This is an excellent post
Gentiles DO observe Jews and believe me they are not impressed by immoral behavior by Jews.
April 17, 2012 6:36 PM
The stranger among you
I will never forget sitting across the table from a friend who had just been "excommunicated" from Israel. Her husband was Jewish and both her children were born in Israel. She was not Jewish. When her husband suddenly died they were longer allowed to live in Israel, the only home her children had ever known. She sat across from me with tears in her eyes and said "they still have not yet learned how to treat the stranger among them".
Natana Pesya Kulakofski,
April 17, 2012 6:20 PM
We Are Always on Shlichus
As soon as a Jew walks out his front door, he's on shlichus. The rest of the world sees the way he dresses, speaks, and, in general, comports himself. Knowing that he is a Jew, the world concludes that this is how all Jews dress, speak, and comport themselves.
April 17, 2012 4:05 PM
I thoroughly agree with your comments. However, I think your title, "Respecting the Help," is an oxymoron. The term "the help" is a somewhat demeaning reference to those who do a certain category of work for us--surely not a teacher!
April 24, 2012 8:08 PM
Respect the help. A Jewish household would not hire non-Jews to cook or clean or otherwise render the home non-kosher would they? Respecting the help would be actually respecting your fellow Jew by giving them work.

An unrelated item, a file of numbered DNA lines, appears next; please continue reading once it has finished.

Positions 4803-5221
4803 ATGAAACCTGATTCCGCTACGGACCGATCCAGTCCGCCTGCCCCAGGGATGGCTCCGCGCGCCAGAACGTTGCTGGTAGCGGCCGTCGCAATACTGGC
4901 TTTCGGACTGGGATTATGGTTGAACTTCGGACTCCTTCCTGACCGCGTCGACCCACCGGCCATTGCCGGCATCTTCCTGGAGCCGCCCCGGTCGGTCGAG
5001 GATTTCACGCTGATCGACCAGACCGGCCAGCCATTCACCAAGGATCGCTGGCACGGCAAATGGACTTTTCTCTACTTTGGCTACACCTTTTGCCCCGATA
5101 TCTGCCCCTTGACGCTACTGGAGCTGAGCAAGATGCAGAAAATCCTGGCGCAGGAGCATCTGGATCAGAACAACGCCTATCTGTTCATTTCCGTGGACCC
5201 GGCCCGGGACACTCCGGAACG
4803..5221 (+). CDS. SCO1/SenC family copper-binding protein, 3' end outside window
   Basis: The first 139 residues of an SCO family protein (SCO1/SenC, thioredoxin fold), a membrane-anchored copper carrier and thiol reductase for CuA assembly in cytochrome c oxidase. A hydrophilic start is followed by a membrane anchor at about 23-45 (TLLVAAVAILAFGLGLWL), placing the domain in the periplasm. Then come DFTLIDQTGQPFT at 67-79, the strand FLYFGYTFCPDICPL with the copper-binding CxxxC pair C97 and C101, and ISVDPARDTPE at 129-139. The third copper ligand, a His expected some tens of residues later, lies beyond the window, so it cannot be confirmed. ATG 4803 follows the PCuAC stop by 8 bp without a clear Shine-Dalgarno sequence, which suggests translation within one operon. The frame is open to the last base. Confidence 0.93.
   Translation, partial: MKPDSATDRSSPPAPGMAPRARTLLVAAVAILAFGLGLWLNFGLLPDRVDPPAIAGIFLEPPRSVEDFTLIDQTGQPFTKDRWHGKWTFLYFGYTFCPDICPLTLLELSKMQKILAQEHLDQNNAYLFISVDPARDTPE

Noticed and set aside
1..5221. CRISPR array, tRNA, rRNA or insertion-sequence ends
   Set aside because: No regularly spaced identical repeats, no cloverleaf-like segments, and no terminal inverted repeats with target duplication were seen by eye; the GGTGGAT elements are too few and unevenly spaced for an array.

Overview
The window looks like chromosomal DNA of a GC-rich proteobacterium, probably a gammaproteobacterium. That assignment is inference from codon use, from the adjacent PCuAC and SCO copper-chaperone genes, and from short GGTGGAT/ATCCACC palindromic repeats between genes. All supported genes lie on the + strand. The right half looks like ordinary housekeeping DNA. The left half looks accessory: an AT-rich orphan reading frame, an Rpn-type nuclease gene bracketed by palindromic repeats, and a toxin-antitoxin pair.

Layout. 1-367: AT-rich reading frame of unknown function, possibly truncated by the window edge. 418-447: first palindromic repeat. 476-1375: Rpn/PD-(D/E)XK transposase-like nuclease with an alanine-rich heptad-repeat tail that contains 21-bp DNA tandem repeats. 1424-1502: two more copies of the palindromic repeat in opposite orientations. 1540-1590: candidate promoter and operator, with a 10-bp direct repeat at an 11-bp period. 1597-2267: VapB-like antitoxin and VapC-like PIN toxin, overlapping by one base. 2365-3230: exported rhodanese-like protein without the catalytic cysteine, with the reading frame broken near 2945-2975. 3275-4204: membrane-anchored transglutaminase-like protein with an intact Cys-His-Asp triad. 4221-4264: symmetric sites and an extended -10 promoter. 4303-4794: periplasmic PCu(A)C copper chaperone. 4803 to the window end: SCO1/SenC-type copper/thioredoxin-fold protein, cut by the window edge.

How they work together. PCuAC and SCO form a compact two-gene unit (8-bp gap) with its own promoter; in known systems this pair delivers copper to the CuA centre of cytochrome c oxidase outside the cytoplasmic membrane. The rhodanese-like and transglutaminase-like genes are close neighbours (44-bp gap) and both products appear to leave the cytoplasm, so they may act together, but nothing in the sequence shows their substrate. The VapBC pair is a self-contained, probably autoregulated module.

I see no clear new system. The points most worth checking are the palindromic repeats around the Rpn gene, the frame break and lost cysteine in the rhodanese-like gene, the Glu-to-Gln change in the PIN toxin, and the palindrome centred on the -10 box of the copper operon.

April 16, 2012 7:08 PM
I pity the children of the mother who has a whole crew of people looking after her children and household. I have nothing against women working outside the house, but to have a full-time chef who oversees other household workers is a bit over the top.
April 17, 2012 8:35 PM
You pity them?
Lori's video did not specify why her friend has a large staff. However, regardless of whether the friend works in or outside the home, I can't imagine why you're being critical. As a woman who did work out side the home for much of my children's childhood, I would have loved it if we had the wherewithal to hire people to take care of our home, meals, etc. Instead, there were many nights when we brought in (kosher) takeout, had no time to help with homework, spent the evening on chores, etc. As long as a family can afford a staff, what's the problem? 100 years ago, many families had people working for them to do things that machines do today. Read Jane Austen or Louisa May Alcott -- the families in their novels were often lower-middle-class economically, yet they still typically had at least a cook and a maid. If they lived in the country, there may also have been a coachman and a groom for the horses.